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Speaking of naming rights, Social Finance, the lender known as SoFi, is in talks to put its name on the new Los Angeles Stadium at Hollywood Park, which will be the home of the Rams and Chargers beginning next season.

I don’t know but it just seems like a missed opportunity for Fiat Chrysler Automobiles, which owns the Dodge Charger and Ram Trucks.

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It’s not cheap to go to a professional sports event in Los Angeles, and the cost of sitting in a private suite or in premier seats is usually out of the price range for most families. The best deal in the city every summer continues to be the Sparks. Since suite and premier seat owners at Staples Center have tickets to every event at the arena, many try to unload their Sparks tickets on StubHub, meaning you can sit in a private suite or in premier seats with in-seat waiter service for $6. Even if you’re not a WNBA fan, you really can’t beat an entire suite for your friends and family at Staples Center for under $100 and watching arguably the best basketball team in L.A.

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Most critics of Clay Helton usually preface their complaints by saying he’s a nice guy. While that may seem like a backhanded compliment in the cutthroat world of college football recruiting, Helton’s agreeable personality actually may have helped turn around the fortunes of USC’s football team.

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Recently quarterback Matt Fink, wide receivers Velus Jones Jr. and Bru McCoy and cornerback Chris Steele all had a change of heart and decided they wanted to continue their college football careers at USC. Fink and Jones were set to transfer while McCoy and Steele decided to transfer to USC after spending last semester at Texas and Florida, respectively.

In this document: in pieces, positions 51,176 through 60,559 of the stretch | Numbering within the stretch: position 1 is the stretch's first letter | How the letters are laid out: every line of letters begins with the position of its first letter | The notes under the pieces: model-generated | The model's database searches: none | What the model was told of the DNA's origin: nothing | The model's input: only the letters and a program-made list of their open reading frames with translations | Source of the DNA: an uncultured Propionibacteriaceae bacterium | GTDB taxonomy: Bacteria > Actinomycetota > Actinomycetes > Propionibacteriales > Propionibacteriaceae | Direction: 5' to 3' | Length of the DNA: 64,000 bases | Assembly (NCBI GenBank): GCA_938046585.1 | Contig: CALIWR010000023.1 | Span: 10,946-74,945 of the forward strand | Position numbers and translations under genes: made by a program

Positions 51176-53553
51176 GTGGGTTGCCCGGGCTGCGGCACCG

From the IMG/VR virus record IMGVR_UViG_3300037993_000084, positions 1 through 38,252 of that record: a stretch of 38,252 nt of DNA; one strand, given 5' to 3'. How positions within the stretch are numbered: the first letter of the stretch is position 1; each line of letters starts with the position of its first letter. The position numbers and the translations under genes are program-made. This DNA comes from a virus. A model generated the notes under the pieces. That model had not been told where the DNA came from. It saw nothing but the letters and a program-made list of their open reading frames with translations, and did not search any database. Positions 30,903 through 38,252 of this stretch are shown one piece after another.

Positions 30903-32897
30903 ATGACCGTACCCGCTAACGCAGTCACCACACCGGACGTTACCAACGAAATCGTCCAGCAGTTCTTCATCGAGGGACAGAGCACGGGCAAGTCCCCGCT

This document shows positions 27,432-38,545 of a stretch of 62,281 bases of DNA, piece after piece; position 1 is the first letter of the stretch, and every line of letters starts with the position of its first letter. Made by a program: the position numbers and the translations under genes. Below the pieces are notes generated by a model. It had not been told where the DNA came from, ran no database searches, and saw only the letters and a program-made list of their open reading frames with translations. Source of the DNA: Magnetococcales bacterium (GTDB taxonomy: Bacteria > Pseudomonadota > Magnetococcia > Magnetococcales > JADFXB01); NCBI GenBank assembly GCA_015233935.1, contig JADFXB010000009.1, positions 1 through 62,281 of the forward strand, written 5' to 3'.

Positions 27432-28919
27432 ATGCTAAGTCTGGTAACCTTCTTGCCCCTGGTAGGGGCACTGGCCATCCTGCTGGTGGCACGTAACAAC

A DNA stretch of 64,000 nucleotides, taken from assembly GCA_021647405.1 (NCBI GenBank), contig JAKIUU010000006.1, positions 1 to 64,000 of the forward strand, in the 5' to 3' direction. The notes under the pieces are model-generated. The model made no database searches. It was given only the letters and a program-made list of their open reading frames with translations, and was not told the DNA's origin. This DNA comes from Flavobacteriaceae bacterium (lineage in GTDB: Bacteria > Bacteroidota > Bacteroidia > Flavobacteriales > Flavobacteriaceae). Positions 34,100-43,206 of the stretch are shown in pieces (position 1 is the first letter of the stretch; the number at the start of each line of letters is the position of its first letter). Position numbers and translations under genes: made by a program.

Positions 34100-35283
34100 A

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Helton was supportive of the players during their decisions to leave and never criticized them or the NCAA transfer portal. It would have been easy to lash out but he let the players know he supported them no matter what they did. In the end, his commitment to them as people instead of players made their decisions to return easier.

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Of all the notable players, coaches and staff members the Lakers have lost since 2011, one of the least known but most valuable was Alex McKechnie, who was the team’s performance trainer from 2000-2011 when they won five championships and played in seven NBA Finals. McKechnie is now the director of the sports science for the Toronto Raptors and has been heralded this season for helping Kawhi Leonard, who missed 73 games for the San Antonio Spurs last season, stay on the court. Leonard missed 22 games this season due to “load management,” a term McKechnie used when he was in Los Angeles and helping Shaquille O’Neal stay on the court. The goal was to keep Leonard healthy and on the court through June and it has worked out perfectly. “If we didn’t do that,” Leonard said, “I wouldn’t be here right now.”